International Space Station springs system coolant leak

One of the station's solar arrays is leaking coolant used to prevent the station's power systems from overheating, but it apparently doesn't pose a danger to the crew.

The International Space Station's P6 truss solar array. NASA

The International Space Station is leaking ammonia coolant used to prevent the station's power systems from overheating, but it doesn't pose a danger to the crew, NASA announced Thursday.

Crew aboard the space station alerted Mission Control to the appearance of small white flakes floating away from the station's P6 truss solar array this morning, NASA said in a statement. The ammonia loop affected is the same loop at which spacewalking astronauts attempted to troubleshoot a leak last November, NASA reported.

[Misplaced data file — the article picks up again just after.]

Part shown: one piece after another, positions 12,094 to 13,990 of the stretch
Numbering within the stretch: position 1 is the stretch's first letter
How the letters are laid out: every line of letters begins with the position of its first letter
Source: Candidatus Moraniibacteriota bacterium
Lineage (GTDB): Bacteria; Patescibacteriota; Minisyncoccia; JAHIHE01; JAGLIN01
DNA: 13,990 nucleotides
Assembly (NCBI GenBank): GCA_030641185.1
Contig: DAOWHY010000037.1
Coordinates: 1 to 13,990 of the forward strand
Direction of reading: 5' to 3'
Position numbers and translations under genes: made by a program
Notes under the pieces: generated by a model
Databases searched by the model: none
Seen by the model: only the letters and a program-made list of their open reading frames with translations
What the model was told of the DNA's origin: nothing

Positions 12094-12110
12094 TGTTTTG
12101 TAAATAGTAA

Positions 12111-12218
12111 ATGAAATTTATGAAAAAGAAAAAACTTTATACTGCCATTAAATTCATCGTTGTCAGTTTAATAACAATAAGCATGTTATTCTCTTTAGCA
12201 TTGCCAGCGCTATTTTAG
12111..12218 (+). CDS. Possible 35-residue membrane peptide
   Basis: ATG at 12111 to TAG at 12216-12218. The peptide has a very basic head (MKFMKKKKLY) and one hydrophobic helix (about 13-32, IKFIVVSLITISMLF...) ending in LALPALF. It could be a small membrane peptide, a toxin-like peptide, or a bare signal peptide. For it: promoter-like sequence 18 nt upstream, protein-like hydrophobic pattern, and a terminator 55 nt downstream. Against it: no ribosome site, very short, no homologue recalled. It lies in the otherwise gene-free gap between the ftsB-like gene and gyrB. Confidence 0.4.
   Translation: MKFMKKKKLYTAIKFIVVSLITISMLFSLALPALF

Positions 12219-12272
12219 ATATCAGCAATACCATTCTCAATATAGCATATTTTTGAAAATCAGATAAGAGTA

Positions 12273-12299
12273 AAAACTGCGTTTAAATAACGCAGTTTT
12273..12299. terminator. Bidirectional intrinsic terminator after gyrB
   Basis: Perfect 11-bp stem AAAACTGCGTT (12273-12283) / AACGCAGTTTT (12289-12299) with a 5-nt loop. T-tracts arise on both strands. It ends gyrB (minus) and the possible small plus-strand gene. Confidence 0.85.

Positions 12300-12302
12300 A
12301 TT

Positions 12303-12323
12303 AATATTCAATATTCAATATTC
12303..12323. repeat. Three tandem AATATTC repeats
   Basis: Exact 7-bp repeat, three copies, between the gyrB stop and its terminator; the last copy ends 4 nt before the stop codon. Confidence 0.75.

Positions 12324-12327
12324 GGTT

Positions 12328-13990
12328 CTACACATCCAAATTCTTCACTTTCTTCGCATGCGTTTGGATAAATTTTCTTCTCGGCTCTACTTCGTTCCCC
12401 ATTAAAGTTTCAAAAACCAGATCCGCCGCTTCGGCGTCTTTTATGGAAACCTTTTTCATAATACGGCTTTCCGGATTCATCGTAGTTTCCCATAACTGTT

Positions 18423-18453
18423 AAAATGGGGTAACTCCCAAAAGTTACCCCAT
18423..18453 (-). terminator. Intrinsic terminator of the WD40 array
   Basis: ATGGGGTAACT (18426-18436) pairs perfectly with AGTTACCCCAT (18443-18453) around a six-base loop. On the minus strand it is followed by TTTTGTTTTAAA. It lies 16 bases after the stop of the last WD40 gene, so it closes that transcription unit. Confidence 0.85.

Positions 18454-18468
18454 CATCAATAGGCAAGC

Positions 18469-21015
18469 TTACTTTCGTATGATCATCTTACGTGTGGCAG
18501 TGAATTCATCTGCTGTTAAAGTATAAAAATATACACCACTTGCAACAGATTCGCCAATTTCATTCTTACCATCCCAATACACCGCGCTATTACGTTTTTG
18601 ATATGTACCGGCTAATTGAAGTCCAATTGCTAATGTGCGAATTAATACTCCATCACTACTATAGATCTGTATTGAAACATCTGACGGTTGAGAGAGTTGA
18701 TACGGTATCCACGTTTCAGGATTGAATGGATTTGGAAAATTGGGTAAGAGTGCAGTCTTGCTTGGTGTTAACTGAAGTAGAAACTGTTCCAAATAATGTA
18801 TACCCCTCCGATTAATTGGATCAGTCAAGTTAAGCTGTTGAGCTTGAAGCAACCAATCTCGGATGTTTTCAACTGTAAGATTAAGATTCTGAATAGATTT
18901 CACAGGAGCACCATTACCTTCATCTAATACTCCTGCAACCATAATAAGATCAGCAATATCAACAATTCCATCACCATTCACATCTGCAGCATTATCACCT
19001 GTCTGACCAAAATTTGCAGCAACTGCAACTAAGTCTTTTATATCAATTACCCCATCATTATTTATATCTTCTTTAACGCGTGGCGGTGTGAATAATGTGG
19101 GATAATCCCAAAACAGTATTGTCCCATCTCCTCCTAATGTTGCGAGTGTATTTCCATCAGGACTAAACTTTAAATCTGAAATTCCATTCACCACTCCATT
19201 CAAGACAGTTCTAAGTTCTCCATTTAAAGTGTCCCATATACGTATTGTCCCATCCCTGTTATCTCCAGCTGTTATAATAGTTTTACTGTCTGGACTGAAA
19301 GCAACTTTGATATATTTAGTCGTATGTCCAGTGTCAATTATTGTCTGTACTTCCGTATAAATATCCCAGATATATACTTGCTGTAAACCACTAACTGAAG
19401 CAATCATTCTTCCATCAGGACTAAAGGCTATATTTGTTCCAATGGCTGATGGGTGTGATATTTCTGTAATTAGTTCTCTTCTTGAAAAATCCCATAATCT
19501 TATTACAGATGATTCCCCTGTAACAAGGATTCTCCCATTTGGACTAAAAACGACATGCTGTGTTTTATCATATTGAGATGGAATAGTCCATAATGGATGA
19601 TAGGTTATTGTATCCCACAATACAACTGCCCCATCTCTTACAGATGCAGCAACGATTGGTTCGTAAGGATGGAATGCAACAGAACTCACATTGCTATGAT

"There's a very steady stream of flakes or bits coming out as the truss is rotating," Space Station Commander Chris Hadfield said in a discussion with Mission Control. "All of us agree they are coming mainly and repeatedly enough that it looks like a point source that they were coming from."

Each solar array has its own cooling loop, and NASA hopes to reroute power from other sources to maintain full operation of systems controlled by the solar array cooled by the leaking loop.

Thermal control systems specialists suspect that at the current emission rate, the leaking loop will have to be shut down in the next 48 hours.

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Sci-Tech
NASA
About the author

Steven Musil is the night news editor at CNET News. Before joining CNET News in 2000, Steven spent 10 years at various Bay Area newspapers.

 

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